Defined contribution plan participants continue to bear more of the administrative and investment management fees, but few are complaining about the cost shift, say consultants.
The move to daily valued, bundled mutual fund services, either through a fund family or an employee benefit consultant's alliance, has resulted in changes in traditional fees structures.
Bundled services generally lump all fees together, making it nearly impossible for a plan sponsor to pick which plan administration fees will be paid by the company and which by the plan participant. In an unbundled service environment, separate fees from the separate vendors servicing the plan were easily split between the plan and the employer.
"When a plan sponsor makes a decision to offer mutual funds, the decision is made right there to pass on investment management fees to the plan, because those fees are calculated every day from fund assets, just as is true with any retail investor," said Gail Kellogg, a principal at Hewitt Associates, Lincolnshire, Ill.
Some record-keeping, administrative and communication services also are included in the investment management fee for mutual fund use, and for 401(k) plans a per-participant fee also is charged, except for the largest plans.
"There is a significant cost-shifting trend to employees, partly because of the imbedding of record-keeping and administrative costs within the investment management fee charged to the plan. Who really bears the cost of defined contribution plan administration is becoming blurred because of this use of retail mutual funds by plan sponsors," said James Klein, a principal at Towers Perrin, New York. "It's a classic mutual fund ploy to waive the additional per-participant cost (the record-keeping) for the plan sponsor. It makes them look good, but in effect, a sizable chunk of record-keeping expenses are already buried within the retail mutual fund fee charged anyway."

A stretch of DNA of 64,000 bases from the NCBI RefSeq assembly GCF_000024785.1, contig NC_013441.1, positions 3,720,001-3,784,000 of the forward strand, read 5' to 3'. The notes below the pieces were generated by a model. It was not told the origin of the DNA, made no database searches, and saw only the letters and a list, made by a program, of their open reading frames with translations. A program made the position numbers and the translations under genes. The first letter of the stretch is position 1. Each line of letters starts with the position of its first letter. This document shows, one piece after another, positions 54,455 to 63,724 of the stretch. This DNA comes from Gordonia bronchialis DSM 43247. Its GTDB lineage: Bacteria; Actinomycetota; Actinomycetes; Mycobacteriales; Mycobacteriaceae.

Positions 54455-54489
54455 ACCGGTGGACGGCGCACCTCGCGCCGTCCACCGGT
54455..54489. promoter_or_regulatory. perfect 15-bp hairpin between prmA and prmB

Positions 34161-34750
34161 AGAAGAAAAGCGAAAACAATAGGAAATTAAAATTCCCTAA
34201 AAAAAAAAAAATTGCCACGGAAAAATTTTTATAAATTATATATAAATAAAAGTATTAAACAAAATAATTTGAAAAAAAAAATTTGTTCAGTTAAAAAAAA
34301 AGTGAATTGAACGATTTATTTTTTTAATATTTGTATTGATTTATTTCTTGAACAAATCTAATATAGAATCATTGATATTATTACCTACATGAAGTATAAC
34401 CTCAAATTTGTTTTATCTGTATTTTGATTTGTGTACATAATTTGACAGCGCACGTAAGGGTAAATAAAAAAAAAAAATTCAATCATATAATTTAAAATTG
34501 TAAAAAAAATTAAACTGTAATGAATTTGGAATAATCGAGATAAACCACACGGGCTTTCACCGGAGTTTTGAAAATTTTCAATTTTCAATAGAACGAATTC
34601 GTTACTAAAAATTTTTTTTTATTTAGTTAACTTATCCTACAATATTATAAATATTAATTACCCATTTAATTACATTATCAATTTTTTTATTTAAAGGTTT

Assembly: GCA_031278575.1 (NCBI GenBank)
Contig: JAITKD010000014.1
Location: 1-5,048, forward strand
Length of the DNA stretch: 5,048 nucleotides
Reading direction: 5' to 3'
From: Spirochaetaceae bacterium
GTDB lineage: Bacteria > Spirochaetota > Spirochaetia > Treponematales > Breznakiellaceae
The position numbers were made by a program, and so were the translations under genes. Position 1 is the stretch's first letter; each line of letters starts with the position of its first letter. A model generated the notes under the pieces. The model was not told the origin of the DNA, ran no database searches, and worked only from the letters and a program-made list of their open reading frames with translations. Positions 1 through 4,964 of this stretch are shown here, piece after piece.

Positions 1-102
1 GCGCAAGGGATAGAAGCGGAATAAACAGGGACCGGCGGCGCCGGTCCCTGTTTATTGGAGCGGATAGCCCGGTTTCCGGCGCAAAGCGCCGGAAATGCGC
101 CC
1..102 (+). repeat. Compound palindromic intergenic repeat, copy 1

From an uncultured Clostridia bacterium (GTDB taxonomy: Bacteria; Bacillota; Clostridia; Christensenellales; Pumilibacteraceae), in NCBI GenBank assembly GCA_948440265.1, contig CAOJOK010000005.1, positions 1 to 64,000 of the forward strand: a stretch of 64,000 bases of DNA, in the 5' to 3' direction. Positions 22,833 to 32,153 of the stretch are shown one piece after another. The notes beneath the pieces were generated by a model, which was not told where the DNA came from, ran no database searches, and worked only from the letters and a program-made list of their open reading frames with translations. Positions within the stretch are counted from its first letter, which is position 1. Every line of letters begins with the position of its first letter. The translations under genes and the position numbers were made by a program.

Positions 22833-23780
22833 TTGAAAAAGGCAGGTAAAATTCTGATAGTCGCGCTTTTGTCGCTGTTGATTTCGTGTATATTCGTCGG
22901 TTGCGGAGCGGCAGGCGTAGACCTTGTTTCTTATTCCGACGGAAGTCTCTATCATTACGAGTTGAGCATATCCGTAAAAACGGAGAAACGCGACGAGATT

But consultants say despite the cost shift, plan participants really aren't complaining. "Participants aren't sophisticated enough to really understand the cost shift and are very unlikely ever to reach that point," said Lou Valentino, director of Defined Contribution Plan Services, Wyatt Asset Management, New York. "Generally, plan participants are so delighted with daily valuation, voice-response systems, better communications and name-brand mutual funds, that the bearing of more of the cost of these services really isn't a question. In fact, they are likely to want to pay a bit more, where necessary, to get really good funds and service, than to save a few pennies with inferior service and poor fund selection."
Outsourcing of all defined contribution plan services can be a very attractive prospect for many companies, because all plan expenses can be shifted to employees. Without a bundled approach, a number of expenses, such as compensation for internal employee benefits staff, can't be charged to the plan under normal circumstances.
"For a lot of plans, a move to a bundled service can be a move from rather inferior service from internal staff to a sterling service from an outside vendor. One company simply could never afford the kind of systems a service vendor on the outside can provide. In many cases, companies see a big cost savings by moving to bundled services. But the trend has shifted many costs over to the plan participant, which weren't his or her responsibility before," said Hewitt's Ms. Kellogg.